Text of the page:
The Standard Organisation of Nigeria (SON) has disclosed that Nigeria needs to produce goods up to standard to enable Nigerian producers compete fairly and have an edge on the African Continental Free Trade Agreement (AfCFTA). This was disclosed by Director-General of SON, Mallam Farouk Salim, on Tuesday at a workshop themed “Improved Synergy to Promote Standardisation.”
Salim said that as the AfCFTA commences, other African countries have set up standard protocols, which Nigerian producers need to comply with to make their goods favourable for exports, adding that it is the mandate of the SON to make it possible. “We’ve done enough enforcements, discussed about how to stop all these things that are entering our country. We are working assiduously both within, outside and underground, to improve activities of the organisation so that it can serve the country better,” he said.
This is very important because we have the new African free trade, where goods will be crossing borders without too much hindrances. So what that means for our country is, if our manufacturers are not producing standard goods, they will not cross over to the other countries, because other countries will set standards too and they will expect goods coming to their countries to be up to standard,” he added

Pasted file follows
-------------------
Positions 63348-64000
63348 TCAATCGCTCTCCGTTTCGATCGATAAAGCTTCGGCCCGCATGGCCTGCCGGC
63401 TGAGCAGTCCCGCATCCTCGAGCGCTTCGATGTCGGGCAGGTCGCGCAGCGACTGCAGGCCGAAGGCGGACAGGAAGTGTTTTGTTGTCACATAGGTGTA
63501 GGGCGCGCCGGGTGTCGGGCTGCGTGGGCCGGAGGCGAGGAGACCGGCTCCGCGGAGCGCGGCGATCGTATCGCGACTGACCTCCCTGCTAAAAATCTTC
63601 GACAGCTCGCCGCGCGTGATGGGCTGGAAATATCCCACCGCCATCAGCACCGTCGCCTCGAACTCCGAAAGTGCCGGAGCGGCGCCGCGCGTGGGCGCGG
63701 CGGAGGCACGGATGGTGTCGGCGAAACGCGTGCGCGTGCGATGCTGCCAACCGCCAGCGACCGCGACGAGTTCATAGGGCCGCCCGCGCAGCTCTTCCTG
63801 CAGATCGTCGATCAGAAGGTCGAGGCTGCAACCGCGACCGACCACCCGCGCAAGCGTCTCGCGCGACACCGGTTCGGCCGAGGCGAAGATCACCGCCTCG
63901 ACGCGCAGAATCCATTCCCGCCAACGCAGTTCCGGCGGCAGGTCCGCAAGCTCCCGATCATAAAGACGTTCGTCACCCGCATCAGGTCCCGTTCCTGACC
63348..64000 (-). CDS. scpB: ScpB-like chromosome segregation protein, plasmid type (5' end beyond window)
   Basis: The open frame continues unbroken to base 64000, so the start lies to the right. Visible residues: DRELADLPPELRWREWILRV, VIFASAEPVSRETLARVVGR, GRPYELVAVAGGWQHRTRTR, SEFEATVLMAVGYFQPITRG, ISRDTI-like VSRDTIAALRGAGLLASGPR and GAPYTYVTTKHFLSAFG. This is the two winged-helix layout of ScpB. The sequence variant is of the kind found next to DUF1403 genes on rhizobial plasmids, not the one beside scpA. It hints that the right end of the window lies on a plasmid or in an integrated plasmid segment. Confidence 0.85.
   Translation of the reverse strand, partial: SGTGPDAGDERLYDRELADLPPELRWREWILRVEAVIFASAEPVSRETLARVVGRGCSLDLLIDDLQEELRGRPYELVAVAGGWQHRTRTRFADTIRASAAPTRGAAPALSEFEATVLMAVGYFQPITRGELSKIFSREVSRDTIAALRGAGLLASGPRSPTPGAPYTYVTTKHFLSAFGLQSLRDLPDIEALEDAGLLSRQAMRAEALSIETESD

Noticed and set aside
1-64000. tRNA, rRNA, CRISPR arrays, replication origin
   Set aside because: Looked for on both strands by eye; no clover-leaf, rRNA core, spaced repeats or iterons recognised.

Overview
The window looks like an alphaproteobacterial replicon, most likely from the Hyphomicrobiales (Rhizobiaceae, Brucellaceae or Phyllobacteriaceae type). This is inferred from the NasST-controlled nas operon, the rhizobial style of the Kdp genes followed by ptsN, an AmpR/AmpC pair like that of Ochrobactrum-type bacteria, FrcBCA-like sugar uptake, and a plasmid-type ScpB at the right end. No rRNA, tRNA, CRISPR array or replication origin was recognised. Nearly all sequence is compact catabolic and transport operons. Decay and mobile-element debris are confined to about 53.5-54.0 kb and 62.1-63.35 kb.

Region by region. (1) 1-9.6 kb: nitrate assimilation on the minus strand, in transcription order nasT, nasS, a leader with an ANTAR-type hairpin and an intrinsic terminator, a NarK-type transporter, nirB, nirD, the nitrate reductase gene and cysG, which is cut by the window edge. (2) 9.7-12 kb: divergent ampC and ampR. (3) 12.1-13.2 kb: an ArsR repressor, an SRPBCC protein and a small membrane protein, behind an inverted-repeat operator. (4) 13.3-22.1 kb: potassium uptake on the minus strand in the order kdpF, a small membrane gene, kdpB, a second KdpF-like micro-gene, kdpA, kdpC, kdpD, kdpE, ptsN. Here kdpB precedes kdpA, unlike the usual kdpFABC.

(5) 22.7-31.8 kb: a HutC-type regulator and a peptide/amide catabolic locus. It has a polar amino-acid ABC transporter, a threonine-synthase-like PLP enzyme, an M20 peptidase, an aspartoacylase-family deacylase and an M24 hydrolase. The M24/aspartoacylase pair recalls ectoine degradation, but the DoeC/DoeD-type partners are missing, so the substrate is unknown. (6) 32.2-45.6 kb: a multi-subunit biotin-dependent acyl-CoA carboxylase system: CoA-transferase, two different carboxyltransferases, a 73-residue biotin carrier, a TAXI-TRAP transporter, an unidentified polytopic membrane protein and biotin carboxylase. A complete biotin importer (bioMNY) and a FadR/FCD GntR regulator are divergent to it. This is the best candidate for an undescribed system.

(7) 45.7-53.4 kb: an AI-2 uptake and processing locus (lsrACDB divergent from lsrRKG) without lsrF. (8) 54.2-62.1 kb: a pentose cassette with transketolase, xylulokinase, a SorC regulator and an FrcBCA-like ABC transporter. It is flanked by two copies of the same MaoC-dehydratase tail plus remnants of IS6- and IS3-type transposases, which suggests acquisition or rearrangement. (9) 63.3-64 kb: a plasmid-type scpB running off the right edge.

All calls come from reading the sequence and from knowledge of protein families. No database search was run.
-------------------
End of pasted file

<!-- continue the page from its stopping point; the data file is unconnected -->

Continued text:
He added that it is the responsibility of the SON to make sure that goods in the country are up to standard, citing that governments should make sure that there are consequences and sanctions against any products or persons producing substandard products. “We have to make sure that manufactured goods, building materials are up to standard because in case of collapsed buildings, hundreds of people lose their lives.
“So, as an organisation, we know the weight of our responsibility and the job of the journalist is to keep us on our toes to do the needful,” he said.
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The AfCFTA trade framework received a major boost this month as Nairametrics reported The Secretary-General of the Africa Continental Free Trade Area, Mr Wamkele Mene revealed that the Pan-African Payment and Settlement System (PAPSS) would save the continent the sum of $5 billion annually when operational.
He revealed that the project being developed in partnership with the African Export-Import Bank (Afriexim Bank), would be ready by the end of 2021. He further stated that the system would address the currency conversion challenges for participating countries and create a low cost and risk-controlled payment clearing and settlement system under intra-African trade, adding that Nigeria and 5 others have signed up for the pilot scheme.